In the fourth of our 8-part series for beginning cyclists, Genia Blaser, who recently bought her first city bicycle, shops for a helmet, as well as key safety gear.

Bicycle shops offer an ever-growing array of accessories for city cyclists, but some of these are more than options — lights and bells, for example, are required by New York State law. Before Genia enters the bike lanes, it’s time to assure that her ride is street-legal. Genia also is committed to wearing a bicycle helmet for safety on New York City streets, so her shopping trip includes selecting a helmet that fits properly and looks great.

Big City, Bright Lights

New York State law requires a white headlight and a red taillight. Bright city streets provide a fair amount of overhead light, but cars and other cyclists need to see you coming. So, it is just as important to be visible to cars as it is to light the way. Common light choices include:

    • Lights that come with a mount for your bike. The light can remain mounted when you leave the bike locked up. Or it can be removed from its mount and dropped in your bag to prevent theft.
    • Some compact lights are designed to wrap around a handlebar or other part of the bike frame with a flexible strap or cord. Again, these are easy to carry with you.
    • Bike lights offer different types of of illumination — LED and halogen — and use different power sources — battery power versus dynamo. Your bike shop salesperson can help you select the types that are best suited to your riding needs.

Genia’s pick:  She’ll be using her bicycle primarily for recreational cycling during daylight hours, so Genia chose a set of battery-powered Bookman LED lights. They’re simple to put on and take off, and they fit easily in Genia’s bag. For a list of additional lighting products, click here.

 

Bicycle Bell Selection

From this array, Genia chose an Origin 8 (black bells, front right). photo: velojoy

Make Yourself Heard

Bells might seem like fun and superfluous accessories, but they are an important safety feature for city cycling. Use them to alert and warn away pedestrians in the bike lanes or at intersections. They’re also handy for letting cyclists know that you’re passing, which is key on bridges and other narrow thoroughfares. There is no exact science (as far as we know) to deciding on the right bell, so let your eyes and ears guide you. In general, louder is better!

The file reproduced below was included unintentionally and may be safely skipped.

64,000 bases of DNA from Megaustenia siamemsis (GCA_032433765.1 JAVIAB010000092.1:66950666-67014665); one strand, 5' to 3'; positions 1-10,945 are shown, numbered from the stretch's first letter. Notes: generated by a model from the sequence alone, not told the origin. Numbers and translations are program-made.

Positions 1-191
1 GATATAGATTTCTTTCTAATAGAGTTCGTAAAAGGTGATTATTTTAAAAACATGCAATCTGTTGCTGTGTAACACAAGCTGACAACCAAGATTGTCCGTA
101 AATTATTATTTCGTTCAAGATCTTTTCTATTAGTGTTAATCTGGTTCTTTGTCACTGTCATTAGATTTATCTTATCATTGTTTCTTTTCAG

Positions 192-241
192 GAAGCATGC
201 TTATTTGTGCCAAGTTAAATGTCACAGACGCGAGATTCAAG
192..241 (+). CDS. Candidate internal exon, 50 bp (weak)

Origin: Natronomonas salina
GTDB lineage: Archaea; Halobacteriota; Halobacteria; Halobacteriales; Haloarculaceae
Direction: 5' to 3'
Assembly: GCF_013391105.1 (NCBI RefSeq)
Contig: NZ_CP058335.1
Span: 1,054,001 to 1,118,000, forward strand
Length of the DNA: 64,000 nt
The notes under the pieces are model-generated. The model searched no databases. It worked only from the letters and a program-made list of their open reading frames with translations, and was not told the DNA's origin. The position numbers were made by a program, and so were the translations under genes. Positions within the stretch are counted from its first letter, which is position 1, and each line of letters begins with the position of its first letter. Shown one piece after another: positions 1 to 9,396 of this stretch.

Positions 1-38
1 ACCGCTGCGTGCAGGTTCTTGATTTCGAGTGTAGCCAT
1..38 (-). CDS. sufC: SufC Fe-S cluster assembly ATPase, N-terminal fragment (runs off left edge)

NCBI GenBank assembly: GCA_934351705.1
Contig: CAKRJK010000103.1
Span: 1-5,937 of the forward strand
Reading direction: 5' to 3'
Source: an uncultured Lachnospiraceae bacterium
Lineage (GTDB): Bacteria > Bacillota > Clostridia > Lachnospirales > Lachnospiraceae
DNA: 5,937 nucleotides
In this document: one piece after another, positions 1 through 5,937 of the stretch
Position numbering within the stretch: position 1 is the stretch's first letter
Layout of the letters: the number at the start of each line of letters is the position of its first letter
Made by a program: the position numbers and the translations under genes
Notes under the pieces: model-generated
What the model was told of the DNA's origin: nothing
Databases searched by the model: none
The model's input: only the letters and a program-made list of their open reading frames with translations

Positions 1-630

Genia’s pick: After ringing a range of bells, Genia chose the Origin 8 spring bell. She liked both its sound and the black finish that doesn’t call attention to itself on the street.

 

Shopping for a Bicycle Helmet

Paul McNamara, manager of Adeline Adeline, shows Genia a selection of bicycle helmets. photo: velojoy

6 Tips for Helmet Shopping

Many city cyclists (including all 5 contributors to velojoy) choose to wear helmets for  potential reduction of head trauma in the event of an accident. But, to clarify, adults are not required to wear a helmet in New York State; children under 14 are.

Because helmets sold in the U.S. must conform to certain safety standards, choosing one is often as much an esthetic choice as it is about fit. There are many styles of helmets, so a good place to start is to ask yourself what you find most important: ventilation, shape, coverage, or maybe even weight. Skate, or snowboarding-style helmets are popular for urban cycling. These are generally rounder than the classic road style and often heavier.